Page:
4

I have strings in the form of wva/sia/e1, bct/e2, sv/de/e11. It's always <Part1>/e<NUM> or <Part1>/<Part2>/e<NUM>. What I want is to shorten the strings by keeping the first letters of the parts and ditching the slashes and e:

wva/sia/e1 > ws1
bct/e2 > b2
sv/de/e11 > sd11

How can I do that inside an sh script?

Edit: The string represents a job name:

[...]
job_name=$1 # e.g. 'wva/sia/e1'
job_name=cut_name(job_name) # e.g. 'ws1'
[...]
5

In the form of a script as what you ask for:

#!/usr/bin/env python3
import sys

# read the input, split by /
st = sys.argv[1].split("/")
# get the first char of all sections *but* the last one
# add the last *from* the first character
print("".join([s[0] for s in st][:-1])+st[-1][1:])

Note that this works for any lenght, e.g.:

wva/sia/bct/wva/sia/e1

will become

wsbws1

as long as the last section ends with /e<num>

To use

  1. Copy the script into an empty file, save it as rearrange.py
  2. Run it with the string as argument, e.g.:

    python3 /path/to/rearrange.py wva/sia/e1
    
    > ws1
    

Explanation

The script pretty much explains itself, but also is commented.

| improve this answer | |
  • I thought of doing it in bash, but I also can just call that python script. Thanks! – user1406177 Apr 7 '17 at 21:16
  • @user1406177 you're welcome! Not sure if bash is the most handy tool for this :) – Jacob Vlijm Apr 7 '17 at 21:17
  • Well, bash can do it,too :) – Sergiy Kolodyazhnyy Apr 7 '17 at 22:09
3

Bash 4.3 One-liner

Let's just say that we don't need a full script. Bash has enough capabilities that allow us to get away with a one-liner. Here's one:

bash-4.3$ (read -r var ;IFS='/'; printf "%c" ${var%/*};echo ${var##*[^0-9]}) <<<  "sv/de/e11"
sd11

What is happening ?

  • everything happens in subshell, hence ( ) around the whole command
  • we use here string <<< to send input , and the subshell command gets it via read -r var and stores into var variable
  • we set IFS='/' so that the subshell breaks var into separate items at / separator. This is important for word splitting.
  • next we use suffix removal ${var%/*} to get rid of the last part before / . In the above example it would be e11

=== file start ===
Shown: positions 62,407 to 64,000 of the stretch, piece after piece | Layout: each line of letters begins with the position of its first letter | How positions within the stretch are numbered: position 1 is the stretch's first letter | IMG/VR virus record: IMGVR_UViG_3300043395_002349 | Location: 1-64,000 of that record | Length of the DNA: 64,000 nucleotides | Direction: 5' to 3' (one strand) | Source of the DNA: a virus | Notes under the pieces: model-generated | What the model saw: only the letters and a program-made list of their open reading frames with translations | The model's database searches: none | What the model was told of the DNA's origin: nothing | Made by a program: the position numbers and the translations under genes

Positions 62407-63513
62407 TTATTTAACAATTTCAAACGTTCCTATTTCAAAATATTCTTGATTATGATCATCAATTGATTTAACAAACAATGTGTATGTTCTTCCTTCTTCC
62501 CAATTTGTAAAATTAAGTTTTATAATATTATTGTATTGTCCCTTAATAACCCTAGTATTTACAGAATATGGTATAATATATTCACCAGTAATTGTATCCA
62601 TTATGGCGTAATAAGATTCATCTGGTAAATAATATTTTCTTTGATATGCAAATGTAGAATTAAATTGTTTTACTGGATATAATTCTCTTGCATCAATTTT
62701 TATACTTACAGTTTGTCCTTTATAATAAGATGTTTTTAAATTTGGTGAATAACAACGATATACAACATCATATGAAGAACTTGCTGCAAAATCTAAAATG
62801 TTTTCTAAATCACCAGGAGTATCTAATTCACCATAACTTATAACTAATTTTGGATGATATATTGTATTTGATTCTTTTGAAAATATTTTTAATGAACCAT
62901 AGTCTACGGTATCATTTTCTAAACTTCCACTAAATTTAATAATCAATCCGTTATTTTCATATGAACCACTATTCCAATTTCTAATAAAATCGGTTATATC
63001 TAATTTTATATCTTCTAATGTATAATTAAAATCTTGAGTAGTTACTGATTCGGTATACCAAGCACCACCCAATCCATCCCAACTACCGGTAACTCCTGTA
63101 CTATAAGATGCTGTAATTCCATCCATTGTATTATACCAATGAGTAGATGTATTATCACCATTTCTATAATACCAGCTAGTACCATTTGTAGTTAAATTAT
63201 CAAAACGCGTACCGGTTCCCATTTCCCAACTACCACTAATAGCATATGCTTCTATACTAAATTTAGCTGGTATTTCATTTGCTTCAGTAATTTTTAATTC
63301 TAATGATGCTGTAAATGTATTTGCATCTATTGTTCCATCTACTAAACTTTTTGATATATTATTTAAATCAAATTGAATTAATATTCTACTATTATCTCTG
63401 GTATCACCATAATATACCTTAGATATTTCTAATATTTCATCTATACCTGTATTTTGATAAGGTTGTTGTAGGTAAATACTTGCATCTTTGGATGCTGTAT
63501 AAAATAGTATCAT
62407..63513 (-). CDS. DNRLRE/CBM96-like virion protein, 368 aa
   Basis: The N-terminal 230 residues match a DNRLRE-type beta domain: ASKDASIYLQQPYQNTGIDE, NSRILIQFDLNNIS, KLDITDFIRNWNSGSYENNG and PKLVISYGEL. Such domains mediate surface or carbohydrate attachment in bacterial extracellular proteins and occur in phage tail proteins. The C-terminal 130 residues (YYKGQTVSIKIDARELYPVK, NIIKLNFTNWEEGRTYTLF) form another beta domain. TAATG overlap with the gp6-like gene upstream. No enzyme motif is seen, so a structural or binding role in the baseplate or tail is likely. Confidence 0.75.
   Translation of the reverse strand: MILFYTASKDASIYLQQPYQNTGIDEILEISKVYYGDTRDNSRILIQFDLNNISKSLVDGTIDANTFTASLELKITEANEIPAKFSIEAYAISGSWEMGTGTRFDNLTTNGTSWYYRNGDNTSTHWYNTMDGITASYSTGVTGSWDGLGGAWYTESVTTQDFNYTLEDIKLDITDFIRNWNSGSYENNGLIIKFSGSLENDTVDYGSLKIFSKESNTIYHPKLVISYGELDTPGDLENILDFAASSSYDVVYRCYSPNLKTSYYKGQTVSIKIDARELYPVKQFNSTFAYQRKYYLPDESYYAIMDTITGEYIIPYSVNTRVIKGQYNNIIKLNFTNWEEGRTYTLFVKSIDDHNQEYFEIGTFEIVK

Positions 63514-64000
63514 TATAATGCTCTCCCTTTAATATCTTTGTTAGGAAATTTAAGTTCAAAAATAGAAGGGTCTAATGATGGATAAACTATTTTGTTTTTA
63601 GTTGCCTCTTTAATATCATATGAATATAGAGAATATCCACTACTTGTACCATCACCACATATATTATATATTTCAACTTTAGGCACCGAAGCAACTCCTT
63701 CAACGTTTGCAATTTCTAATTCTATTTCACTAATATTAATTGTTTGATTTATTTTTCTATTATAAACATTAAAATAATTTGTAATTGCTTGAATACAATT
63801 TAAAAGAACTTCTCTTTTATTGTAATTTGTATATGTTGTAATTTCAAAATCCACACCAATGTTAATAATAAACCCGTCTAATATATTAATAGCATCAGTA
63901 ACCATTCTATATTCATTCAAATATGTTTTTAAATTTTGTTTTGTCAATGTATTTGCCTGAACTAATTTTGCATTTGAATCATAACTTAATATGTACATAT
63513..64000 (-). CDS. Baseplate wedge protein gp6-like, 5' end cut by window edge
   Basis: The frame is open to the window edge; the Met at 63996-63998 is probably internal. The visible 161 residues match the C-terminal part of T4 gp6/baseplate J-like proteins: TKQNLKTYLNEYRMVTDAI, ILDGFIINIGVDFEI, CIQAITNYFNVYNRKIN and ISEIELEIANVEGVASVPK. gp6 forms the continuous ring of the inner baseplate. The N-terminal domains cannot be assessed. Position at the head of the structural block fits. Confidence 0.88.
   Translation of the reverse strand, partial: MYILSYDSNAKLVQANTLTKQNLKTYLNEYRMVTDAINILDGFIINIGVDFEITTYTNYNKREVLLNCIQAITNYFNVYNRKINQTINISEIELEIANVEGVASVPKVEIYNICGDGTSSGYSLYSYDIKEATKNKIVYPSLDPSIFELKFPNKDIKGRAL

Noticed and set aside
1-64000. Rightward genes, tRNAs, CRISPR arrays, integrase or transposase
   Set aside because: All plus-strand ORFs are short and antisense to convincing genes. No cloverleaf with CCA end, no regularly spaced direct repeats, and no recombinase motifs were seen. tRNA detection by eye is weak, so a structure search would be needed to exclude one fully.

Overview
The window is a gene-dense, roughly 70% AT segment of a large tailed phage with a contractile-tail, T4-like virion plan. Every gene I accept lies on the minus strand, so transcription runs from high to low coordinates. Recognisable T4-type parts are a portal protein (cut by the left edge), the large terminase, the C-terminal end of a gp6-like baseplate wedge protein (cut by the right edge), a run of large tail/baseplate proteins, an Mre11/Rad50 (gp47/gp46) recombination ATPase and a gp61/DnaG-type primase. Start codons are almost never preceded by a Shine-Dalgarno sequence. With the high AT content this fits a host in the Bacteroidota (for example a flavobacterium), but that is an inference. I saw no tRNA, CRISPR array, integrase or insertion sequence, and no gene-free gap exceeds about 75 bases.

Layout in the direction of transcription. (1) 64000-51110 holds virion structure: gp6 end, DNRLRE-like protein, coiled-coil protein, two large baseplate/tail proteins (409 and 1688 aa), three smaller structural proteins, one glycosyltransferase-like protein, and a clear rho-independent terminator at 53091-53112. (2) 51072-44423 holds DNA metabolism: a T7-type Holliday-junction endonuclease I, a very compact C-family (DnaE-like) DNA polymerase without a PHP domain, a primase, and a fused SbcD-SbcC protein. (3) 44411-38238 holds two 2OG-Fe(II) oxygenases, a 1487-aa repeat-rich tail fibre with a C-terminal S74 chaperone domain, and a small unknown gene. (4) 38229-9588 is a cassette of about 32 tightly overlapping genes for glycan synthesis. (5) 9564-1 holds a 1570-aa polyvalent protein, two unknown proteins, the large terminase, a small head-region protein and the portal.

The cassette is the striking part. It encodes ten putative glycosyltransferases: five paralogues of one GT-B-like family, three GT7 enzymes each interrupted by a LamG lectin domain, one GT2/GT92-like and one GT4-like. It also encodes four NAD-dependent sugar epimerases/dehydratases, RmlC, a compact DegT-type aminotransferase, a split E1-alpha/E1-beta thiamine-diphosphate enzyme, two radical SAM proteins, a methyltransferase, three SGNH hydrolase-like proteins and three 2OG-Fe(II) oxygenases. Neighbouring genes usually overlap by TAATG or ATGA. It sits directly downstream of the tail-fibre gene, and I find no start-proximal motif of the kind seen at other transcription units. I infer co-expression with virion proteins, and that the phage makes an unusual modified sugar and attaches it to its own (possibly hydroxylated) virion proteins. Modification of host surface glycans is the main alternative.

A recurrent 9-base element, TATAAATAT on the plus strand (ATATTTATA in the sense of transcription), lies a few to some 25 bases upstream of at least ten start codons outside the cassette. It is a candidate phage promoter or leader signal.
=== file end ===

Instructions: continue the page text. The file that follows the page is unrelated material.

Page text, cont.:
• printf "%c" will see the result of ${var%/*} as sv de due to word splitting and suffix removal mentioned above (magic, yes). Because of how printf words, %c will print only first character, but it will do so for each command-line argument it receives, so for sv de it will output s and d. Printing is done without newline, hence it appears as if characters are typed in sequence
  • echo ${var##*[^0-9]} makes use of prefix removal to get rid of all non-digit characters in the given input string, thus obtaining only the last digits

There's another one-liner approach, which is a bit more explicit and natural to C-like programmers.

bash-4.3$ (read -r inp;IFS='/';arr=( $inp ); for ((i=0;i<$(( ${#arr[@]} -1 ));i++));do printf "%s" ${arr[$i]:0:1};done;printf "%s\n" ${inp##*[^0-9]}) <<<  "sv/de/e11"
sd11

What is this magic ? Here's an explanation:

  • Everything happens in subshell, hence () around the whole command.
  • We use here-string <<< to send the item we want into command's stdin stream, and the command gets it via read -r inp command and stores it into inp variable
  • Next we change IFS variable so that we can break down everything into an array.
  • we iterate over all items until the one before last using C-style for loop for ((initial condition; test condition; post condition)) ; do ... done
  • the $(( ${#arr[@]} - 1 )) is arithmetic expansion where we subtract 1 from the length of the array ${#arr[@]}
  • the printf "%s" ${arr[$i]:0:1} allows us to use parameter expansion where we print only first character of each item, and printf "%s" prints it without newline, thus it appears like we're printing each letter on the same line.
  • finally, once the loop is over, we take original input text and get rid of everything that is non-digit using prefix removal ${#*[^0-9]}

Script approach

Since the question asks for a shell script, here is one in bash 4.3 , which is almost the same approach as above, but more explicit:

#!/bin/bash
IFS='/'
items=( $1 )
counter=1
for i in ${items[@]}
do
    if [ $counter -eq ${#items[@]}  ];
    then
        # note the space before -1
        printf "%s\n" "${i##*[^0-9]}"
    else
        printf "%s" "${i:0:1}"
    fi
    counter=$(($counter + 1)) 
done

The way this works is like so:

  • given a string on command-line as argument, we set internal field separator to / , and allow bash to perform word splitting to break down the string into array called items
  • we iterate over all items in the array ${items[@]} , while keeping track of which item we're at using the counter variable and knowing the number of items in the array (the ${#items[@]} part).
  • The if-statement is what allows us to pick specific character from each item. Using parameter expansion, first character via${i:0:1}. Using longest prefix removal ${variable##prefix}, we remove all non-digit characters from the last string in printf "%s\n" "${i##*[^0-9]}".

Here it is in action:

$ ./shorten_string.sh "wva/sia/e1"                         
ws1
$ ./shorten_string.sh "bct/e2"                             
b2
$ ./shorten_string.sh  "sv/de/e11"                     
sd11
| improve this answer | |
1

OK, not a script, but you can put it in a script (also this is very inelegant since I failed to deal with both forms in one command)

$ sed -r 's:(.).*/(.).*/e([0-9]+):\1\2\3:;s:(.).*/e([0-9]+):\1\2:' file
ws1
b2
sd11

Notes

  • -r use ERE
  • s:old:new: replace old with new
  • .* any number of any characters
  • (.) save one character in this position
  • ([0-9]+) save at least one digit here
  • ; separates commands, like in the shell
  • \1 backreference to characters saved with ()
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